Although Hendricks surrendered four earned runs in five innings on Sunday afternoon, raising his ERA from 1.99 — and ending a streak of 22 consecutive starts of yielding three earned runs or less — he still easily outdistanced the second-place finisher, teammate Jon Lester, who recorded a 2.44 ERA. Hendricks departed the game with Cubs trailing Cincinnati, 4-2, but the bats rallied for a run in the eighth and four more in the ninth to beat the Reds, 7-4.
Hendricks, one of the top candidates in the National League Cy Young race, finished the season with a 16-8 record while hurling 190.0 innings, striking out 170 batters and walking just 44. Opponents hit a mere .207 against him, the fifth-lowest in the big leagues, and was one of just two pitchers in MLB to post a WHIP (walks and hits allowed per inning) under one at 0.98.
The numbers posted by Hendricks are some of the best ever recorded by a former Dartmouth pitcher at the major-league level. His 16 wins are the most since the start of the 20th century, and his 170 strikeouts are the most ever. No Big Green pitcher who threw at least 30 innings in any season ever registered a lower ERA. And only Mike Remlinger ’88 posted a better winning percentage (10-1, .909 in 1999 and 7-3, .700 in 2002, both as a reliever for the Atlanta Braves).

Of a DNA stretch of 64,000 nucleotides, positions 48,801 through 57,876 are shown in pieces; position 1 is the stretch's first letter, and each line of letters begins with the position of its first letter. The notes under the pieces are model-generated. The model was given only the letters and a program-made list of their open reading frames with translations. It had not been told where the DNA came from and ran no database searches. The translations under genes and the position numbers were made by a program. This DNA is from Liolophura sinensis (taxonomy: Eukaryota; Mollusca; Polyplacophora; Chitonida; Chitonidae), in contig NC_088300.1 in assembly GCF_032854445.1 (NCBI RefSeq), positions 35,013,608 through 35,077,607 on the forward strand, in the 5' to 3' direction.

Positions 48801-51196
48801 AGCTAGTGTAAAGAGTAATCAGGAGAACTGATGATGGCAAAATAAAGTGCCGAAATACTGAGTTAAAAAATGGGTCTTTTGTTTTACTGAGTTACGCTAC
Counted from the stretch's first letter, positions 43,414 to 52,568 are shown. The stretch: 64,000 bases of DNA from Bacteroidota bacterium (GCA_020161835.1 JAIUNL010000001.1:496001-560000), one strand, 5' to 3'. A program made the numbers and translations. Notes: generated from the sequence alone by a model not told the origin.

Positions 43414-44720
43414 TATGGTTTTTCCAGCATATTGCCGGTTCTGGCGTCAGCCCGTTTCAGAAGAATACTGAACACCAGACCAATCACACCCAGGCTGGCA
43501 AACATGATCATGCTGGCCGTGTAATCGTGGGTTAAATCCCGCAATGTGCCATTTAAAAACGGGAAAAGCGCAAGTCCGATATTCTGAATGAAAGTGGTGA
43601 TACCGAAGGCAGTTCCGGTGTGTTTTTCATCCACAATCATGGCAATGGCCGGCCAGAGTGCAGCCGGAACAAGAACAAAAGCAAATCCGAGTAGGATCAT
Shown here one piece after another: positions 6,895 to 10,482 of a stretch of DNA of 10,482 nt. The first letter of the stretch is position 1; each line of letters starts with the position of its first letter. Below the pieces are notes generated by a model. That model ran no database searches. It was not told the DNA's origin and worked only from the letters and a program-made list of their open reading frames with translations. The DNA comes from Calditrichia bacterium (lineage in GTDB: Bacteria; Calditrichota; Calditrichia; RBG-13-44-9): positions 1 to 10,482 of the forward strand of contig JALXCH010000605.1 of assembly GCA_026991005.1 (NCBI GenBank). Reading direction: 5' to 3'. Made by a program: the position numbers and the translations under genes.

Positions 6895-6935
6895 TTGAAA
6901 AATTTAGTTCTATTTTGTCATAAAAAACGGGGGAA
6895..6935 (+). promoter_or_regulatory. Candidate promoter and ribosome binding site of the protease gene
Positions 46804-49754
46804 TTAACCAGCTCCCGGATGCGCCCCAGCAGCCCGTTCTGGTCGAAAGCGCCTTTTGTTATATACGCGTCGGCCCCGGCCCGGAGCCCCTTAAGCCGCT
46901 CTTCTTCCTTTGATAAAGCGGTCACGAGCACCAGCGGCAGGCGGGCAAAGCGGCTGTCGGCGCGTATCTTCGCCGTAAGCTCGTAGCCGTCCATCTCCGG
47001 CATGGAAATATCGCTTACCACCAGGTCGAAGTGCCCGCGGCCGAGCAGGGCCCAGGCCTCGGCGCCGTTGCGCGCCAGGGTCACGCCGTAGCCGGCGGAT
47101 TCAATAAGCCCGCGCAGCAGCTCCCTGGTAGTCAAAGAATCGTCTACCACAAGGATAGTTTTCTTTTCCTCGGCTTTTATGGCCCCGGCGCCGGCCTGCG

The previous best showing by a Dartmouth pitcher in the ERA rankings was by Jim Beattie ’76, who ranked seventh in the American League with a 3.34 ERA in 1982. The other one to finish in the top 10 in ERA was 5-foot-4 Leon Viau, Class of 1888, who placed 10th in the old American Association as a rookie with his mark of 2.65 in 1888.
The Cubs finished the season with the best record in MLB at 103-58 and will have home-field advantage throughout the National League playoffs. The first game of the NL Division Series will take place on Friday in Chicago against the winner of the NL Wild Card game between the San Francisco Giants and the New York Mets.